The low winter sun that blinded me on the drive to the wood augured well for an extended shooting session. It was 2.30 pm on the penultimate day of the year. It would make a welcome change to stand in the dry after what seems like weeks of torrential rain. I’d already checked the wind direction and had decided which roost to target. Not that you can ever guarantee that you’ll pick the right one. The biggest decision before setting off, though, had been which gun to use this afternoon. Air rifle or shotgun? For both are efficient in their own way. Today it was topography that made the decision. The wood pigeon roost I had elected to shoot was set amongst a stand of tall pines in the centre of a deciduous copse. The birds need to be shot as they approach the trees. Conifers don’t lend themselves well to airgun shooting. Too much dense cover. The airgunners only chance is to pick off the birds that alight on bare branches and pause to ponder where to tuck away for the night. A highly effective strategy in deciduous woods during winter as the boughs are leaf-bare and the birds are looking for ivy in which to shelter. Procrastinating pigeons were unlikely today. This afternoon was more likely to be a dash straight into evergreen cover. Scattered shot and soaring birds; firs and feather.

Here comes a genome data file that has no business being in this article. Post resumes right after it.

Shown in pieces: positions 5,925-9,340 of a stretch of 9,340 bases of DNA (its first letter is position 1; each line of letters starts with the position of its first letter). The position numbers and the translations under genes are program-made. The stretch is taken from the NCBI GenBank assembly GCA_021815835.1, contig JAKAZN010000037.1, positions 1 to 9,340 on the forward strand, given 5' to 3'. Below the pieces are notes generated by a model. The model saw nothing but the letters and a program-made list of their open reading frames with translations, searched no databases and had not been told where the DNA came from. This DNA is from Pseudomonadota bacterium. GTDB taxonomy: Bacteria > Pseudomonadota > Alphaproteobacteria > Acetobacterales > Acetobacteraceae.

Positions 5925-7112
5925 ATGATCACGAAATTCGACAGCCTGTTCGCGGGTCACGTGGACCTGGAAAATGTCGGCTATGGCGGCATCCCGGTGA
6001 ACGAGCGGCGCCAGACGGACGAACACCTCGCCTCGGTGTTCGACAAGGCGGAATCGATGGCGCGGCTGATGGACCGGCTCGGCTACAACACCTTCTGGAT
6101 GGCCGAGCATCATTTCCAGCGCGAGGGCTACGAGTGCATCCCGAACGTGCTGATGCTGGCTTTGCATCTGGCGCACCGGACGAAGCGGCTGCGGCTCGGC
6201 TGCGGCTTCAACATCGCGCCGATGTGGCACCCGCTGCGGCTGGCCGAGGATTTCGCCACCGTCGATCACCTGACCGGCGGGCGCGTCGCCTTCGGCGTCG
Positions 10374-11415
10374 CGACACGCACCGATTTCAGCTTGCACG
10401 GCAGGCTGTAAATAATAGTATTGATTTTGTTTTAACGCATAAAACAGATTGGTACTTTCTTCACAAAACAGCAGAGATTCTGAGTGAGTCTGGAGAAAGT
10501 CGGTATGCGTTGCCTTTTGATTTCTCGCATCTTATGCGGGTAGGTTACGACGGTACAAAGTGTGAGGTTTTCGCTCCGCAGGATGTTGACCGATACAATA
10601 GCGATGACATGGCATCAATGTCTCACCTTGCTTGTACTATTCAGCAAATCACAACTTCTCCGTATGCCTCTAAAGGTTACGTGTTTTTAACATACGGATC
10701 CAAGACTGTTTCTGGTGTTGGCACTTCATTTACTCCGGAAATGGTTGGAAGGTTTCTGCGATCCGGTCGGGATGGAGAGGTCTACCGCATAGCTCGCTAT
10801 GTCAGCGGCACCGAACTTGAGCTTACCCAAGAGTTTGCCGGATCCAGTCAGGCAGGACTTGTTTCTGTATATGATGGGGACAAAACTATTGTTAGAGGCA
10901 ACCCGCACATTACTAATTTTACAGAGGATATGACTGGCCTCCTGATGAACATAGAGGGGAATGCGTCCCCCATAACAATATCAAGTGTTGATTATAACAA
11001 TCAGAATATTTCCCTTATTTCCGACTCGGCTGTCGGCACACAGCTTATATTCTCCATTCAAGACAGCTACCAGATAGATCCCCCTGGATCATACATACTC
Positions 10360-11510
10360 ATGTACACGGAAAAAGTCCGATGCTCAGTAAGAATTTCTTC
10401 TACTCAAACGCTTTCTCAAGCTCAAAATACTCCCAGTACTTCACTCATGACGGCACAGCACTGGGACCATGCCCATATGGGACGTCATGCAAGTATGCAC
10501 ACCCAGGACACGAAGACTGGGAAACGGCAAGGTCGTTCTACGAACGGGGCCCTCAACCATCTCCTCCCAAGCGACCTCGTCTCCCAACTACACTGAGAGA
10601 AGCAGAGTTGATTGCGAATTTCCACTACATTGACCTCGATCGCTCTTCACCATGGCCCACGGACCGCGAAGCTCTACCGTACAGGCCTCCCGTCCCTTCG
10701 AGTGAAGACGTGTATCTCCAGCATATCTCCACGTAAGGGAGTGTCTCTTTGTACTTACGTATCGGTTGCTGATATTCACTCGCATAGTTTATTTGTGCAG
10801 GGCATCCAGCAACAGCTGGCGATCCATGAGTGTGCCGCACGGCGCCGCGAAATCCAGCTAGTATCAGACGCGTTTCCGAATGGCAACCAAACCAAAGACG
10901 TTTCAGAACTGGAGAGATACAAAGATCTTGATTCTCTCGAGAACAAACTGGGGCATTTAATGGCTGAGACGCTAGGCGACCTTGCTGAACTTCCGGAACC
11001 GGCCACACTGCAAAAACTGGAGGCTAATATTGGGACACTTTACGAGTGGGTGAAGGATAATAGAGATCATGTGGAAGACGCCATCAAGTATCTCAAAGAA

Stepping out of the motor into the cold afternoon air I applauded myself on my choice of attire. Light cotton layers under a warm Jack Pyke camo fleece. For the first time this winter I donned my Elmer Fudd baseball cap … the one with the furry, turn-down ear flaps; a sound purchase from Hoggs of Fife. I pulled a camo snood over my head and tucked it beneath the collar of the fleece, pulling it up over my chin. Toasty togs. Ever the optimist, I stashed a couple of dozen Gamebore Black Golds in the game-bag, cranked three into the semi-auto and popped a couple of magnums into my right pocket as insurance. I hate bumping into Charlie and not having an adequate load to hand. Setting off for the lee-side of the wood I could already see the warm red glow of sunset shimmering between the stark black silhouettes of the pine boles. The walk to my intended stand worried me slightly for I didn’t disturb a single woodpigeon. In an established roost, there are always early-birds. They usually flush when you walk beneath them. Today, curiously, none. As I walked I was checking the bases of the trunks I passed. There was plenty of fresh pigeon squit. The birds had rested here last night, for sure. At the edge of the wood, I set up behind a tall stand of briar overlooking a stubble field. A spot I had used before to good effect. The tactic was simple. The woodies would coast across the wood behind me with the breeze at their tail. They would soar out across the stubbles, circle round and sweep into the conifer stand with their faces to the wind. As they put on the aerial brakes, wings outspread, they give an opportunity to the confident shooter.